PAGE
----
The BBC TV licence could soon be decriminalised, according to reports.
Telly viewers who don’t pay it will no longer face the threat of jail under plans being looked at by ministers.
Instead, licence fee evaders will face fines enforced in the civil courts and by bailiffs.
The Government is set to announce the move as early as next month, the Times reported.
It means not paying the £157.50 licence fee will be treated as a “civil debt” like someone not paying their utility bills.
A Government source told the Times: "We have to be careful that what we replace the licence fee with isn't worse than what we have.
"We're talking about higher fines, using bailiffs and damaging people's credit ratings. We need to tread carefully."
The source said it was a “done deal”, although it has yet to be decided how it will be replaced.
There will be a further consultation on details of the replacement scheme.
Figures show 129,446 people were prosecuted in England for not having a TV licence in 2018.
Only five of these were jailed.
The proposals to decriminalise the licence it are due to be outlined when the Government responds to a consultation.
The Beeb said civil enforcement would allow items to be sold by a bailiff.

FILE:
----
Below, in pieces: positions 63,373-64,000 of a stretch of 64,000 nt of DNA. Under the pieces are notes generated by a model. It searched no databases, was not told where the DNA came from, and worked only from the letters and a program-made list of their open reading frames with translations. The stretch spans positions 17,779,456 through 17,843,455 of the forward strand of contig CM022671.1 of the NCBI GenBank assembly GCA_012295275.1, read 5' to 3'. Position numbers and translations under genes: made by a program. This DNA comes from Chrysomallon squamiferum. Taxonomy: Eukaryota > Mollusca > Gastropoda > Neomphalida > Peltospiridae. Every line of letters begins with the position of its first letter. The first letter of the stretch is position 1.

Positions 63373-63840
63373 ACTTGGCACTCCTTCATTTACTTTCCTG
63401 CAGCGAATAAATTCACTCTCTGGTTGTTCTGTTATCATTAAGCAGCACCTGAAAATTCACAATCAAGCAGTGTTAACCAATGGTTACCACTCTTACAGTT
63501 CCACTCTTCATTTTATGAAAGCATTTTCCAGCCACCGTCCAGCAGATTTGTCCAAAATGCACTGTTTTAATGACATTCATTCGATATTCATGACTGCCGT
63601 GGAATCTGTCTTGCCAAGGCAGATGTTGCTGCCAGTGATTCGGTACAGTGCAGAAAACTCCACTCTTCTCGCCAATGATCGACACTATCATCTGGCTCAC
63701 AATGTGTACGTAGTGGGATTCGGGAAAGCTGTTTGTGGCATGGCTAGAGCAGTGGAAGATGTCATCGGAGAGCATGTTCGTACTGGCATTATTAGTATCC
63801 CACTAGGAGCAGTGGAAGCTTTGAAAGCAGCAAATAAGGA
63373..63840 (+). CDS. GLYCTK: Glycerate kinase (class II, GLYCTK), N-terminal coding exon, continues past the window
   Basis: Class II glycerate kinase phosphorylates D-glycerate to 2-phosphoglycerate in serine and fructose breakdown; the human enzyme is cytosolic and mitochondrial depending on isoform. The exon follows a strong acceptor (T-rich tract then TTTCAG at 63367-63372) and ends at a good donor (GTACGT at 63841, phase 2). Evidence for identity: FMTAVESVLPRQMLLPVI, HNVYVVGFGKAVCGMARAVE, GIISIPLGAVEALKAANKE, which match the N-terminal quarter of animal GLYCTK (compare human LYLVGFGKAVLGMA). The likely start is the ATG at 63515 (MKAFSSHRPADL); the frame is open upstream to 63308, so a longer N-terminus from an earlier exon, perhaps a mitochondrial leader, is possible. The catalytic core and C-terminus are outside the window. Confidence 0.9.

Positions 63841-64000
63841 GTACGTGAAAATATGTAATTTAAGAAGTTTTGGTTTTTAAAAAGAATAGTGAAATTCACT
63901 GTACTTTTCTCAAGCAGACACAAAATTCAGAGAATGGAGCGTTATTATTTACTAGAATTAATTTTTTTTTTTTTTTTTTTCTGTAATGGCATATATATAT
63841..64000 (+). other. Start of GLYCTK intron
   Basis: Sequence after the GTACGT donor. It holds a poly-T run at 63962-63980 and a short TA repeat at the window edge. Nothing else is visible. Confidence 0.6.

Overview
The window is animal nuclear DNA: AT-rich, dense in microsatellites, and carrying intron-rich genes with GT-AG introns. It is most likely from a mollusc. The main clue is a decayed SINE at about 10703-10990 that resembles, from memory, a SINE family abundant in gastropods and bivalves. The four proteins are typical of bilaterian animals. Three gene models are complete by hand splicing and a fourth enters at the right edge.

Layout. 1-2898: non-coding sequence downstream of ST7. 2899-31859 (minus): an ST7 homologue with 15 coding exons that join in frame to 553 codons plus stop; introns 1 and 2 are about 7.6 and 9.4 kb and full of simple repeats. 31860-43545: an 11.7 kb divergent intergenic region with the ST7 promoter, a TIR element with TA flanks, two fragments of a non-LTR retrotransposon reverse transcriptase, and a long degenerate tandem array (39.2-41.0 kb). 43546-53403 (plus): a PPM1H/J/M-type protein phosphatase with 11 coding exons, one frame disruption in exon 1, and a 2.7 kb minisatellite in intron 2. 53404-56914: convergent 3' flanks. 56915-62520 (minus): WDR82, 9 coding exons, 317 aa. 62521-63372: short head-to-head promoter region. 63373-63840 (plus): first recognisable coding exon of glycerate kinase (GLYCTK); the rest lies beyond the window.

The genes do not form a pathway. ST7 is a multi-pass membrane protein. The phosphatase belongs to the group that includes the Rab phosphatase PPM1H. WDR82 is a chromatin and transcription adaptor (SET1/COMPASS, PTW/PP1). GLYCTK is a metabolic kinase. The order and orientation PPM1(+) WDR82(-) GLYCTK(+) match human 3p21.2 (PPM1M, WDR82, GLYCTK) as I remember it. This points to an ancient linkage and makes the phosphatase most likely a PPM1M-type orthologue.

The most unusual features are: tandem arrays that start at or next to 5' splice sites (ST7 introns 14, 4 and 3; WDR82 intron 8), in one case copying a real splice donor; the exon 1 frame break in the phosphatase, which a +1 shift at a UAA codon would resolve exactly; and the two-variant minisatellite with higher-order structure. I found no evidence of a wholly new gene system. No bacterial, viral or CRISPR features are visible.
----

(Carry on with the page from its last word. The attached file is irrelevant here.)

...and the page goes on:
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In a response to the consultation, it said: "Action taken by bailiffs is by its very nature intrusive.
“TV Licensing does not use them to recover arrears."
Critics are reportedly concerned new penalties could be more expensive than the present average of £176 for evading the licence fee, with a £500 fine previously having been suggested as a necessary deterrent.
The BBC was heavily criticised earlier this year after announcing it was axing free TV licences for the over-75s, although there are some exemptions.
New director-general Tim Davie recently said he has no plans to reverse the decision, which came into effect last month.
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